apparently not affecting his functions. Probably the abscess was
walled off from the active body tissues by a protective membrane.
The history of the lodgment of bullets in various
portions of the body, demonstrates that what cannot be thrown off by ordinary
means, may become encysted, and thus not interfere with the activity of
The Extremities. - Adaptation and compensation
can be noted very quickly in many cases of injury of the extremities.
A fixed scapulo-humeral articulation is partially compensated for by increased
mobility of the scapula on the thorax. When the anterior tibal group
of muscles is paralyzed, the patient compensates for inability to raise
the toe, by flexing the thigh. When the hip joint is fixed in the
extended position, the lumbar portion of the spinal column becomes very
Law. - All living things strive to preserve
themselves. This means they do the best they can under all conditions.
In order to do this they must adapt themselves to changes in the character
of their environment and compensate for injuries to, or losses of their
own structure. Adaptation to external conditions calls for the operation
of compensating or balancing devices within the organism, therefore the
logical study of this subject would naturally group the phenomena under
three heads. First, the study of structure, with a view to determining
the existence of balancing devices in the arrangement of bones, ligaments,
muscles, blood vessels, viscera and nerves. These compensatory mechanisms
must be considered in every effort at adaptation. This first division
deals with internal structural conditions, and their functions, i. e.,
anatomy and physiology. Second, the study of conditions under which
living structures are existing. This division deals with all those
things which constitute environment, such as food, temperature, atmospheric
pressure; relation to other living things, such as insects, protozoa and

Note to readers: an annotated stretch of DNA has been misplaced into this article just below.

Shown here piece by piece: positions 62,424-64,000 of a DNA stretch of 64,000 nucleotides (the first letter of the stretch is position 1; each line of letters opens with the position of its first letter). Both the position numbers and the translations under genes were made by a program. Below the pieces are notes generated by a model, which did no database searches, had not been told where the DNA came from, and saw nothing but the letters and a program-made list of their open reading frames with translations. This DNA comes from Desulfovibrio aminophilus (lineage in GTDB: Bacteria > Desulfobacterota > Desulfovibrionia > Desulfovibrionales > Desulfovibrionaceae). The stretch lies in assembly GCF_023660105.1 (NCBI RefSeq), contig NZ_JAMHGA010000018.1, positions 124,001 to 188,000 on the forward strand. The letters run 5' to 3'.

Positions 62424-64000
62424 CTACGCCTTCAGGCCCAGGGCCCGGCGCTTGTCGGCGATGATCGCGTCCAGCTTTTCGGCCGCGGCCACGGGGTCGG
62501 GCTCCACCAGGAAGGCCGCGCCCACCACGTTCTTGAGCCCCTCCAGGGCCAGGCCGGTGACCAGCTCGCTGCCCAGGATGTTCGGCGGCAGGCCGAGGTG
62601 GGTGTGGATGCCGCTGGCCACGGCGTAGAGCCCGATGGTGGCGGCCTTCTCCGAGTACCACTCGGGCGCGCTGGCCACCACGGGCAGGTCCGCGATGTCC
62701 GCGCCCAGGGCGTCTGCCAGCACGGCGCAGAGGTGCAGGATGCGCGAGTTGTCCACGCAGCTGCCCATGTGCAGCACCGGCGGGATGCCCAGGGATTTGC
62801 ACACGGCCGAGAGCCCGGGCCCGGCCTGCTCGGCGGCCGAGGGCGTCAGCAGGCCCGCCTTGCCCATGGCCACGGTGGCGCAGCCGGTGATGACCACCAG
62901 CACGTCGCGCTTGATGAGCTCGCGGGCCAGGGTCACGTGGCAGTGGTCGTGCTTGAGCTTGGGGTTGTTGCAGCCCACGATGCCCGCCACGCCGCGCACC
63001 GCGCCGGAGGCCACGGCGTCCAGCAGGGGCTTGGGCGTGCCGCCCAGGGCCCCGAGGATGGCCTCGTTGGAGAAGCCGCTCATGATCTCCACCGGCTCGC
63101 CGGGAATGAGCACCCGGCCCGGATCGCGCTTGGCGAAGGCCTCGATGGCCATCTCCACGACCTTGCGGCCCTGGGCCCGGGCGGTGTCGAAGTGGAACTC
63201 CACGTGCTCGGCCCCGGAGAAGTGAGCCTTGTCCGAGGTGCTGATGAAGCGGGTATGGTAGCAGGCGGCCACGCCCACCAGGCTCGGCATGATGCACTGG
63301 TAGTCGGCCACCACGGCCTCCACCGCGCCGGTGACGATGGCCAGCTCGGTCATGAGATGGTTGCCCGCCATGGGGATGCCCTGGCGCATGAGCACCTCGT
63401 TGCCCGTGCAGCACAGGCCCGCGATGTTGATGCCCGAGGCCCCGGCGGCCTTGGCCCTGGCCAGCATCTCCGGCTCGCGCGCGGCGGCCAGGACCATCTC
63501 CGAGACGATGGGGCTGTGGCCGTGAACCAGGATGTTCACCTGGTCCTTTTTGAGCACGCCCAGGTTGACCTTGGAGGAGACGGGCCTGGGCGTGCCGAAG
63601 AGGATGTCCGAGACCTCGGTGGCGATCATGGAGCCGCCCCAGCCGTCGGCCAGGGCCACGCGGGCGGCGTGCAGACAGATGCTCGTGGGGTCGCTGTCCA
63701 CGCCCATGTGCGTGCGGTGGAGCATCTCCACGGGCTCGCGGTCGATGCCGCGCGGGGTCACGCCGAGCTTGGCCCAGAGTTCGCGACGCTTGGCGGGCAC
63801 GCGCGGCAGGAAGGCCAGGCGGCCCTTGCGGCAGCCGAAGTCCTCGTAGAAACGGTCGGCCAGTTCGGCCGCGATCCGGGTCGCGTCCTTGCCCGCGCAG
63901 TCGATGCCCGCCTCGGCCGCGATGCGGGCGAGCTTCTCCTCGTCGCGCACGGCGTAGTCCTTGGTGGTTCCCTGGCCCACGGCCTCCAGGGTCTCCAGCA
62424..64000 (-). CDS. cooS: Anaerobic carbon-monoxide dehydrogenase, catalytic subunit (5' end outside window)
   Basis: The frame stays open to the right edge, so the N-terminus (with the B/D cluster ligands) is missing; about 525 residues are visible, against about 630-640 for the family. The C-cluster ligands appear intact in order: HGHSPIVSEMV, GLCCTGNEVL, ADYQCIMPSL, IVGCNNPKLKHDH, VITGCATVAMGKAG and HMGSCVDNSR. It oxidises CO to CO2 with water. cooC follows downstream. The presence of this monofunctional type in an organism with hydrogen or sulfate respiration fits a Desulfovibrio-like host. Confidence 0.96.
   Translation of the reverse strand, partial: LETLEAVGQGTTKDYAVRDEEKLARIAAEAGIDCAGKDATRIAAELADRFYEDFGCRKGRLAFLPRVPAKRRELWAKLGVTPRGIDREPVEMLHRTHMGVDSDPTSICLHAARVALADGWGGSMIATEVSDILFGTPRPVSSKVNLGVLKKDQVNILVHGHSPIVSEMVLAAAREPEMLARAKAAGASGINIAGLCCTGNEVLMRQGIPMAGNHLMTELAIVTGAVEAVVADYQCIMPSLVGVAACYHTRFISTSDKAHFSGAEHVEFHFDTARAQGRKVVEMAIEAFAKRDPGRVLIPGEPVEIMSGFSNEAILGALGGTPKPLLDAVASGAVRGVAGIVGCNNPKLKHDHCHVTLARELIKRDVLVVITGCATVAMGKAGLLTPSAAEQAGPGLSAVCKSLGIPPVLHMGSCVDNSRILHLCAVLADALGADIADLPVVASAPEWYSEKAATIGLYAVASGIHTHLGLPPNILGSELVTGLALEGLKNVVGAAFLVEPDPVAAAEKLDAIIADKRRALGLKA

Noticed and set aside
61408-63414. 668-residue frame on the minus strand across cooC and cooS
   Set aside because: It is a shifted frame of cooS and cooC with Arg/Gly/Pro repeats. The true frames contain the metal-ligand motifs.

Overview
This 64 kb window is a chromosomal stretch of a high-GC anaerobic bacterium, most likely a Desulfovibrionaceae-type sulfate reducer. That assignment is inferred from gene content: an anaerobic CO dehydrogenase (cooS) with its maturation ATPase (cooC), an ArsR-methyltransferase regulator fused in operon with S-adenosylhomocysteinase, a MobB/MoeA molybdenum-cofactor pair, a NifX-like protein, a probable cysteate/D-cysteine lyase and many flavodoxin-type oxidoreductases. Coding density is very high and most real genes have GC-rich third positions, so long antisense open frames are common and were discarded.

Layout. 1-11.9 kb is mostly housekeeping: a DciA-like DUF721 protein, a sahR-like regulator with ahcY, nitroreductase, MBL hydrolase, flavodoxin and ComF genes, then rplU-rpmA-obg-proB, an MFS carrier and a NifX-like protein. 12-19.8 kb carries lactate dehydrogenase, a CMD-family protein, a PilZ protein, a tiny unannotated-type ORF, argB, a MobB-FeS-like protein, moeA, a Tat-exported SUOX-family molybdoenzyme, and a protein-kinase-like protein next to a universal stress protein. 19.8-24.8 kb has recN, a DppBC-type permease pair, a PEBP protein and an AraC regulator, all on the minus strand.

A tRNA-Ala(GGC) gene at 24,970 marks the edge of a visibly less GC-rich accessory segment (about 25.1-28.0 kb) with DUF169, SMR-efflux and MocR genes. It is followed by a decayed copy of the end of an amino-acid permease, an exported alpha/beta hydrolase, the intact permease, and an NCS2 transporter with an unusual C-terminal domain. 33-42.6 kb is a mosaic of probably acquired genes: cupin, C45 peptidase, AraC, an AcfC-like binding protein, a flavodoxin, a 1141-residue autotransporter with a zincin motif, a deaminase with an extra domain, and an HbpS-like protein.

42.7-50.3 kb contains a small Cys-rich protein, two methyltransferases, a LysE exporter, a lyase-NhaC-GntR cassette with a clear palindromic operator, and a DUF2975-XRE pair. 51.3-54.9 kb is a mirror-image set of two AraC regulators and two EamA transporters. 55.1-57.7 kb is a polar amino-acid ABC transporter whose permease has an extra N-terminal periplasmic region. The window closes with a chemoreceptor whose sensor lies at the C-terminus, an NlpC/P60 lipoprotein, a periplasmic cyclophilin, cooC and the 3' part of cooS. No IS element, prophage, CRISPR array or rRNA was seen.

bacteria; animal and vegetable poisons. Third, a logical out-growth
of the first and second divisions, i. e., a study of the artificial conditions
used by physicians to influence the natural conditions of the first and
Since man's position is upright, it appears that
all parts of his body are constructed with the end in view of making that
position easy to maintain. A bewildering series of compensating devices
serve to balance the body in the upright position. Any deviation
of any part, as the result of accident or necessity, is immediately met
by an opposing counterbalancing effort of its natural compensatory opposing
structure. If this compensatory effort is not present, there is loss
of balance between reciprocating parts, resulting in strain and discomfort.
As a general proposition the foregoing is recognized by all, but to actually
recognize the failure of compensation, the presence of strain, imbalance,
requires knowledge of the structure of reciprocating parts.
The feet present some interesting mechanisms for
responding to the needs of the body in balancing in the upright position.
Every change in shoe last calls for a compensatory change in the relation
of tarsal, metatarsal and phalangeal joints, with the consequent changes
in muscular tension, to meet the demands of maintaining the equilibrium
of the body. The bursae which lie under the skin areas, which are
subject to pressure, vary considerably. Their compensatory character
is well illustrated in the different forms of clubfoot. A bursa is
usually located in such deformities wherever needed to protect the bony
points from friction. Figs. 89, 142, 143 and 144 show plantar impressions
of feet with varying degrees of weakness in the longitudinal or transverse
arches. Two of these cases had been treated for backache and innominate
lesions, without success. The reason for the failure is well illustrated
by these plantar impressions.
The adaptive and compensative changes, which are
so readily observed in the human foot, present very many phenomena which
should be patent to all students of medicine. The fact remains that
physicians fail with astonishing frequency to take account of these phenomena,
therefore we feel warranted in giving attention to this subject.
The case which is here described and illustrated
was sent to me by Dr. Geo. F. Martin, of Tucson, Ariz. Mr.
C., age about 28, interested in mining enterprises, applied for relief
from pain in the right foot and leg. Examination revealed a high,
swollen instep, and measurement of the length of the foot showed it to
be one-half inch shorter than the left. The ankle did not appear
to be involved. The top of the instep felt bony, instead of pulpy,
as might be expected from the appearance. Palpation of the inner